Brad Hawpe(pronounced hop) is the most unfamiliar name on the early-season leader boards.At week's end the Rockies rightfielder ranked third in the NL in hits (39),third in batting (.348), fifth in slugging (.643) and sixth in on-basepercentage (.434)--not bad for an 11th-round draft pick in 2000 out of LSU whohit .259 in 410 big league at bats entering this season and is older thanAlbert Pujols. (Hawpe turns 27 next month, Pujols next January.)

"He hastremendous raw power, and coming up [through the system] he has always hitwherever he's been," Colorado G.M. Dan O'Dowd says of Hawpe (above), a .306hitter in the minors. "Like all young players, I'm sure there will come atime when he struggles, but it's not like he's been hot for two weeks. This isfive weeks now. I don't think it's a fluke."

Hawpe also helpedColorado to a 19-13 start, good for first place in the NL West. One reason totake the Rockies a little more seriously (other than the weak division theyplay in): They have performed well on the road, sweeping two series away fromCoors Field, one more than they did in their previous 112 road series.

STAYING POWER:Fair. Hawpe may not be the next Derrek Lee, but he appears to be at least asolid supporting player whose .446 road average proves that he's not CoorsField--dependent.

Armed ForcesVets

The 10 winningestactive pitchers were a combined 37--14 at week's end. In order of career winsthey are the Cubs' Greg Maddux, the Mets' Tom Glavine, the Yankees' RandyJohnson, the Red Sox' David Wells, the Yankees' Mike Mussina (above), theMariners' Jamie Moyer, the Mets' Pedro Martinez, the Red Sox' Curt Schilling,the Tigers' Kenny Rogers and the Braves' John Smoltz. And that group doesn'teven include Roger Clemens, the winningest pitcher alive, who might soon decideto pitch again for the Astros, Yankees, Red Sox or Rangers, all of whom arefiercely recruiting the 43-year-old righthander.

Of this season'stop seven strikeout pitchers, four were among the aforementioned 10: Schilling,Mussina, Martinez and the lefty Glavine, who is finding new success with hiscurveball and a changeup he daringly throws on the inside corner torighties.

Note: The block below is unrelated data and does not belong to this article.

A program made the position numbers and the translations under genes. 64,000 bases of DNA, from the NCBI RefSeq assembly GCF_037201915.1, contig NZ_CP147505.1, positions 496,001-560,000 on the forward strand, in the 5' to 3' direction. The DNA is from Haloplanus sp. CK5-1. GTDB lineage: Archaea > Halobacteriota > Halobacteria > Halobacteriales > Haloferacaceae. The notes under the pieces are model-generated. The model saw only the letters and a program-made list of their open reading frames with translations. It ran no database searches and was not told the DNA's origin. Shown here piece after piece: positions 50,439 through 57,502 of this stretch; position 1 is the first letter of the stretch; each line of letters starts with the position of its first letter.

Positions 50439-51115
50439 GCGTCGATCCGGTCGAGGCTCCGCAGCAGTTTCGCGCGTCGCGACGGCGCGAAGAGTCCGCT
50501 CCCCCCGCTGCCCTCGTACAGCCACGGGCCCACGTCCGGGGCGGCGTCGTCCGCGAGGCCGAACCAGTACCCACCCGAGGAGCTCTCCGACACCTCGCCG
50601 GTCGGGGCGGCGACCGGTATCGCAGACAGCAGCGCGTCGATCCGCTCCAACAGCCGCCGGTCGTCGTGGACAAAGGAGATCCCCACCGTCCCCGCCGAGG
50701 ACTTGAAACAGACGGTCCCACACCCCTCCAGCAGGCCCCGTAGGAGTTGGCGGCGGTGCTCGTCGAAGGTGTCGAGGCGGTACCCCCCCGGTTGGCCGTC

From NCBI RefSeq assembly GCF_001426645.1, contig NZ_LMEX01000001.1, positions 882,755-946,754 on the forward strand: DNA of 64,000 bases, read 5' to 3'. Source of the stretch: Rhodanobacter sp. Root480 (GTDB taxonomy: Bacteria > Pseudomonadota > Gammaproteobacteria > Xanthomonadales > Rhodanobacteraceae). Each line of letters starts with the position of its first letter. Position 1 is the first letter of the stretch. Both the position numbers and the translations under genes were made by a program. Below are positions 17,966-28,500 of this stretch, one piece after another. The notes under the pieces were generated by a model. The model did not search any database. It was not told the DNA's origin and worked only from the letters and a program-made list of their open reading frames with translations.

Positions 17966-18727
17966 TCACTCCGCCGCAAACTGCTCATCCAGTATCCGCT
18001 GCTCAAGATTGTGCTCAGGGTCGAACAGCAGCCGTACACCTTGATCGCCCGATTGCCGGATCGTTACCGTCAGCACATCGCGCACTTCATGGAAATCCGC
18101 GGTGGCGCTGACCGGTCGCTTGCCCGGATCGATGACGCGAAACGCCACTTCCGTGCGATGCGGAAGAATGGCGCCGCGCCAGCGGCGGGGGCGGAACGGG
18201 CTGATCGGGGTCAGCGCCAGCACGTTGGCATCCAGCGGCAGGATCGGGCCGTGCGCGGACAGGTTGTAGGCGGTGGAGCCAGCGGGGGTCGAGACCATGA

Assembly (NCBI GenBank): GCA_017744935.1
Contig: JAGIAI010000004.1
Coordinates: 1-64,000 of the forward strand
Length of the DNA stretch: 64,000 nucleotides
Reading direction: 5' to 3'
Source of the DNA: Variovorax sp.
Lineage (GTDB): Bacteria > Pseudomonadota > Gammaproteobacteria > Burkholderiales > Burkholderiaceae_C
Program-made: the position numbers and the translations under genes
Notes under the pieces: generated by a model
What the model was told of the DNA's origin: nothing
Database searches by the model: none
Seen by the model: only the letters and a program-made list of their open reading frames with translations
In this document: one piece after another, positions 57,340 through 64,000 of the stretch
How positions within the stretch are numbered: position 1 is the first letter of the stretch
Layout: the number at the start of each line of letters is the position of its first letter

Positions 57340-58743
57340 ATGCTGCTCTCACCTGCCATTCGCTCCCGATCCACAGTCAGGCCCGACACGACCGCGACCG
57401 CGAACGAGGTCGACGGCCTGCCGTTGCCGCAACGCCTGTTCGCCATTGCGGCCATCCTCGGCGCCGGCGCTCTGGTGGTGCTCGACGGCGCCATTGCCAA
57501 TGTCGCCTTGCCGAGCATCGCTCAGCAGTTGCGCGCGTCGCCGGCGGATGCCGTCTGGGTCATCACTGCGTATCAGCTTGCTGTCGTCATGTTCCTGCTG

"They've alllearned that sometimes less is more, in terms of velocity," Giants pitcherMatt Morris says. "That takes tremendous confidence in your ability toexecute, because the rest of us tend to think, If I get beat on a pitch, I atleast better be putting maximum effort behind it."

STAYING POWER:Good. Among the top 10 active winners, all except Wells, who has been limitedto one start this season because of a right knee injury, are healthy.

Long andStrong

They're baa-aack.After homers fell by 12.6% last year from 2004, balls are flying out of parksat a near record rate. According to Stats Inc., April home runs were up 27.5%from last year to 845 (the most in the month since 1961, excluding the heightof the Steroid Era in 2000 and '01). Albert Pujols of the Cardinals set arecord with 14 homers in April, and Kevin Mench of the Rangers (above) becamethe first righthanded hitter to homer in seven straight games.

"I don't knowwhat, but something's going on," says Giants pitching coach Dave Righetti."It's unusual to see home runs go up by that much." Major LeagueBaseball said recently that it is testing the composition of baseballs for anyincreased liveliness. (No timetable for results was announced.) Players andexecutives have also speculated that the increase could be attributed to somepitchers' getting off steroids because of the tougher drug policy this season,which mandates a 50-game suspension for a first offense. (The common view amongbaseball people is that a pitcher losing a few miles per hour off his fastballis hurt more than a batter who loses 10 feet off his long ball.)

STAYING POWER:Excellent. The homer rate may lessen somewhat, but the jump is too big toignore. And Pujols might make a run at the untainted single-season record:Roger Maris's 61.